Get ready for Apple Watch wearing employees

1.2 million pre-orders of your newest wearable product in one day, resulting in $627 million on the books is not a bad day’s work.

AppleWatchWhile the debates will continue on what the actual sales figures are for Apple Watch and other wearables, the real point is this: Apple Watch is creating a defining moment for wearables, as they cross over from technology gadgets to mass device consumption.

And what’s significant about mass adoption is that, in the age of consumerism, when it happens in the consumer base, enterprise adoption isn’t far behind.

It’s not just about Apple Watch sales, it’s also about the fact that its success will pull competing products into the market. They say a rising tide raises all boats.

With the April 24 release date rapidly approaching, IT organizations don’t have much time to think through and adjust their policies (unless you plan on disabling Wifi and Bluetooth access on all your iPhones).

So here are five things to consider when preparing your organization for this first wave of wearables about to bombard your enterprise.

An Enterprise Threat?

The introduction of any new device into enterprise IT environments is enough to make CIOs have sleepless nights. While in theory these devices can interact with business data and systems, the good news is that they are typically being tethered to smartphones (though some smartwatches on the market like the Galaxy Gear S do include their own cellular connection).

Apple has promoted the Apple Watch as more of a “supervised” device. This implies a higher level of control, versus “managed” devices, such as phones and tablets that fall under a BYOD policy that typically includes the usage of a Mobile Device Management (MDM) solution.

5 Steps to Prepare

Despite the supervised classification, IT executives should consider these guidelines as they prepare for the inevitable infusion of smartwatches into their environment:

1. Evaluate current BYOD and employee conduct policies
Assess policies for applicability to smartwatches and wearables. Should a wearable be treated the same as a mobile device or should it be restricted from accessing corporate systems and data?

Revise policies to clearly define how these devices will be classified, governed and managed. Provide education and awareness training to ensure employees understand the policies and guidelines for using wearables at work.

2. Revisit your security policies
Understand if Apple Watch devices will be managed and governed through current MDM and MAM applications. Increase or strengthen the use of data encryption technologies. Validate the usage and security of any third-party apps. Make sure the watch is not being used as a surveillance device to capture information, eavesdrop, etc.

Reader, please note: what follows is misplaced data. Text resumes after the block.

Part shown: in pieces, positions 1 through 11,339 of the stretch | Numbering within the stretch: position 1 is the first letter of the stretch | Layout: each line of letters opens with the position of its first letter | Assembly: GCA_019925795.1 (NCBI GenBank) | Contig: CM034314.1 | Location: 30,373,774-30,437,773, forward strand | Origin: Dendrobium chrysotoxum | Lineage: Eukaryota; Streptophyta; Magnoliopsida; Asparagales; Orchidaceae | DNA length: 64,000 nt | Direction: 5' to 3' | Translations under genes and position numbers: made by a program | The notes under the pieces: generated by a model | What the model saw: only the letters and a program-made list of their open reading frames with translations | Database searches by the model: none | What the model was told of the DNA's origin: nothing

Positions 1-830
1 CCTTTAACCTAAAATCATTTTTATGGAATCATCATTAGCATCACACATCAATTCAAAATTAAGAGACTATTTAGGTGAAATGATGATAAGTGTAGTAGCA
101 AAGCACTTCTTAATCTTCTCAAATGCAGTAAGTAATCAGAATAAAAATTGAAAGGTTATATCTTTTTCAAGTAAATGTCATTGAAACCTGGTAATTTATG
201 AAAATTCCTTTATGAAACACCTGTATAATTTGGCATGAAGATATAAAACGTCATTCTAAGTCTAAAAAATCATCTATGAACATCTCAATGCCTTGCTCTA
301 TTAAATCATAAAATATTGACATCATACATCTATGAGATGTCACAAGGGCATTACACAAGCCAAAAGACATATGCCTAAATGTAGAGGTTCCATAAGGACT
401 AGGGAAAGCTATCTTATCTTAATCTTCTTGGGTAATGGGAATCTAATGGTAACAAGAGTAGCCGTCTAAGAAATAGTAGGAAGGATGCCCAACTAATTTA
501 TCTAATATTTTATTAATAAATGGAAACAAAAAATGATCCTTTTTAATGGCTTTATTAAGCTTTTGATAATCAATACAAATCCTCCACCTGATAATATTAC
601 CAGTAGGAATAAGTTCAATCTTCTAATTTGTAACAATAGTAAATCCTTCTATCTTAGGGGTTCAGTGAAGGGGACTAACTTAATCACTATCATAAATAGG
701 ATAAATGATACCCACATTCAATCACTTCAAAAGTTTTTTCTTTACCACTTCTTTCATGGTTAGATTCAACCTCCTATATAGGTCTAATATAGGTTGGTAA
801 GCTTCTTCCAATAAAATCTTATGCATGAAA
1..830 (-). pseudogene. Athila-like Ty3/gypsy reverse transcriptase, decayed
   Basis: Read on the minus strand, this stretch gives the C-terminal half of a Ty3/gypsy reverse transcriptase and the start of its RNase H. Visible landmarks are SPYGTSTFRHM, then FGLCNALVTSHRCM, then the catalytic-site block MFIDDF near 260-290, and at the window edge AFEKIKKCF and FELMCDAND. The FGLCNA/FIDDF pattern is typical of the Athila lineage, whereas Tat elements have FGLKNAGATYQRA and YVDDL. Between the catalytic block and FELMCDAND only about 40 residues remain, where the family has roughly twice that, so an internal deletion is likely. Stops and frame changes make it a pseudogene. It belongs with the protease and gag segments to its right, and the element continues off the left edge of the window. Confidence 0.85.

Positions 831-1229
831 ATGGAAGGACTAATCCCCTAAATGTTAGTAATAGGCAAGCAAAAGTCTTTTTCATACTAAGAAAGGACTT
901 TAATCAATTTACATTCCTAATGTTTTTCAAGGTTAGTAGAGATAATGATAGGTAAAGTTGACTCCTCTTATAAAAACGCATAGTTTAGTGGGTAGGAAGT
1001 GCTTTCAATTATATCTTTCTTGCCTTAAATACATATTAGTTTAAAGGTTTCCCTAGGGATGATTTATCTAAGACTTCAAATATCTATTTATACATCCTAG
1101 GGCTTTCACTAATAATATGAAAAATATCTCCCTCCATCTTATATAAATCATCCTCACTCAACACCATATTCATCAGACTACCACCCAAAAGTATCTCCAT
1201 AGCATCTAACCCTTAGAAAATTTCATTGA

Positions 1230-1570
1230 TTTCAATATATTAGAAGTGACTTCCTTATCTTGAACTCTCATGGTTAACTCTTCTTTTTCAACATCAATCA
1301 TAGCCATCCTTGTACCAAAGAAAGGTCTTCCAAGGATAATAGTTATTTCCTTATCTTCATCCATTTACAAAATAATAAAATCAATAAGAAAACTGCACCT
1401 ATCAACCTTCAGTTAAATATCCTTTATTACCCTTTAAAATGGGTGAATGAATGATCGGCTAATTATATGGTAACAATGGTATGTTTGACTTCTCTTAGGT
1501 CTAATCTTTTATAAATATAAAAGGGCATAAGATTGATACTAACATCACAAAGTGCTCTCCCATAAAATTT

3. Understand your data and application access and governance policies
Should smartwatch devices have the same access to corporate data and applications as phones and tablets? Are there data access risks for viewing sensitive data on the watch? Are there remote data wipe capabilities on the watch?

4. Evaluate performance implications on both your networks and applications
Are your current network infrastructures and applications able to handle the additional device load? Does smartwatch access to email and calendaring cause issues with those applications?

5. Define your application and enterprise app strategy
Will you begin to develop specific watch applications using the Apples WatchKit? Will your current app store support the deployment of watch apps? Will applications be full experiences (allowing input and output) or read only, “glances”? Do you have the expertise in house to develop and manage these apps?

Searching for that Killer Use Case?

Many people are asking why Apple hasn’t been more aggressive in identifying and promoting key use cases for the Apple Watch. The reality is that it is a fine line for Apple to walk. The more useful the watch is portrayed, the more cumbersome the phone becomes. If every use case ends with not having to take your phone out, it may actually become a self-fulfilling prophecy.

Ultimately users will determine the best use cases and balance when it makes sense to use the watch versus the smartphone. Maybe the watch will help us all be less distracted and more present. Hopefully it will erase some friction in all of our lives.